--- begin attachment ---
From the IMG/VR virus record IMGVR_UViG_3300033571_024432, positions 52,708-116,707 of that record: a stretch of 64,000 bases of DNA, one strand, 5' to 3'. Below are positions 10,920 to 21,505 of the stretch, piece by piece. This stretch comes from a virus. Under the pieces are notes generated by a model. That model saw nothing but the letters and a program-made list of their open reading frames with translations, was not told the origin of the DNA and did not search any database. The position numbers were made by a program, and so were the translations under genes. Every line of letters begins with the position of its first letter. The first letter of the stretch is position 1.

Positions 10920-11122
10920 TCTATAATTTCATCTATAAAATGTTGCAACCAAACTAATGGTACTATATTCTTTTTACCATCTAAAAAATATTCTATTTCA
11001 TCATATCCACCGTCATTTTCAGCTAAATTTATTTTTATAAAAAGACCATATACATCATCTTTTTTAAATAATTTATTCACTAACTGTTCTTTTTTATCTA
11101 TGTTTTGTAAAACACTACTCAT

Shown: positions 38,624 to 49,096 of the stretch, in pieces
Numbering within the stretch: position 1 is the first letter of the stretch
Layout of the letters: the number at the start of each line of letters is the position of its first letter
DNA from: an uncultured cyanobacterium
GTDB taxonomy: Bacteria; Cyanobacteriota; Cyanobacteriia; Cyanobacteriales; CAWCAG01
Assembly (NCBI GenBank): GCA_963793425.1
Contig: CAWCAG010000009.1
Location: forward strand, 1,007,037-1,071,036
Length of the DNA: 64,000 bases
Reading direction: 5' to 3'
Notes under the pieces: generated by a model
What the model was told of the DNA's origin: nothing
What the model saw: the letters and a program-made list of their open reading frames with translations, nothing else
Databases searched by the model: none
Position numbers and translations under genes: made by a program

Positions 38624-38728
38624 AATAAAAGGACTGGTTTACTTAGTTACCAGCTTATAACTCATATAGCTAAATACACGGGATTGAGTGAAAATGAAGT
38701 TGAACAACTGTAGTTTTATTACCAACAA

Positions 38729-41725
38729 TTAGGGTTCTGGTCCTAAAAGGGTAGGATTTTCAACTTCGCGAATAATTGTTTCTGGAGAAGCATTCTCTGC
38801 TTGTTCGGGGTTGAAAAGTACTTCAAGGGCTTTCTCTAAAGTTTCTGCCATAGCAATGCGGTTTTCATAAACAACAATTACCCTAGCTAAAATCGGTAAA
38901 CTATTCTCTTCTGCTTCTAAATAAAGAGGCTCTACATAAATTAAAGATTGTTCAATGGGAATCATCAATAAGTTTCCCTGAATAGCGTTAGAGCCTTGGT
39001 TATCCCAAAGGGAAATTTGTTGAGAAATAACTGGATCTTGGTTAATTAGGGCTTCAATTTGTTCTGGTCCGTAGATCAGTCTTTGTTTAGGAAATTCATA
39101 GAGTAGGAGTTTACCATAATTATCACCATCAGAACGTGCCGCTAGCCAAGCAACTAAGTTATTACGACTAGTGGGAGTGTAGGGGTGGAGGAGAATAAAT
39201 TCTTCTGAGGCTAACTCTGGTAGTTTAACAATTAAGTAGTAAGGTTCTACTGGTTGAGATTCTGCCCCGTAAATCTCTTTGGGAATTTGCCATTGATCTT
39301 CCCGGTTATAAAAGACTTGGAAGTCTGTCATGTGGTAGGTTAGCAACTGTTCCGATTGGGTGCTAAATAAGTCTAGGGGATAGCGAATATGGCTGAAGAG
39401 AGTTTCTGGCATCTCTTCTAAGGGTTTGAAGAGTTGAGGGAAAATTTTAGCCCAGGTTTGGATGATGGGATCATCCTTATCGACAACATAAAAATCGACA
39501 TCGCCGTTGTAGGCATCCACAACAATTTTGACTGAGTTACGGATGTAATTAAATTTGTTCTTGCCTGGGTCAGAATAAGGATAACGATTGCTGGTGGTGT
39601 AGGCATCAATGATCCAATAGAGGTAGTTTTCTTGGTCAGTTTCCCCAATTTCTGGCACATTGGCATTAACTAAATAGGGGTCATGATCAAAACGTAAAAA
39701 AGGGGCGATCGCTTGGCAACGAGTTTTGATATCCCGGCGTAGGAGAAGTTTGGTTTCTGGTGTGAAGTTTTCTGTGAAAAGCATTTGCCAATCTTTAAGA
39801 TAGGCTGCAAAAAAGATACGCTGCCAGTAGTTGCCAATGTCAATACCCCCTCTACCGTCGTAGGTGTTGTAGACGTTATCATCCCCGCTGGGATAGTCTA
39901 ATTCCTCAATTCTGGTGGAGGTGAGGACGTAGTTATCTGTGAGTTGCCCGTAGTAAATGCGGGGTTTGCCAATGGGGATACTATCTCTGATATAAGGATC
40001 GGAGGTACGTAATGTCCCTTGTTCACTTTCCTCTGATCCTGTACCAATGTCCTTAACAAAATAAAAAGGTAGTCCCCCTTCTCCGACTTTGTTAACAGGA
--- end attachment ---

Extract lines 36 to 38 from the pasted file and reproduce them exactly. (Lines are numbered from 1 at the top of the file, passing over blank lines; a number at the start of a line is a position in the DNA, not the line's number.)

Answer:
39801 TAGGCTGCAAAAAAGATACGCTGCCAGTAGTTGCCAATGTCAATACCCCCTCTACCGTCGTAGGTGTTGTAGACGTTATCATCCCCGCTGGGATAGTCTA
39901 ATTCCTCAATTCTGGTGGAGGTGAGGACGTAGTTATCTGTGAGTTGCCCGTAGTAAATGCGGGGTTTGCCAATGGGGATACTATCTCTGATATAAGGATC
40001 GGAGGTACGTAATGTCCCTTGTTCACTTTCCTCTGATCCTGTACCAATGTCCTTAACAAAATAAAAAGGTAGTCCCCCTTCTCCGACTTTGTTAACAGGA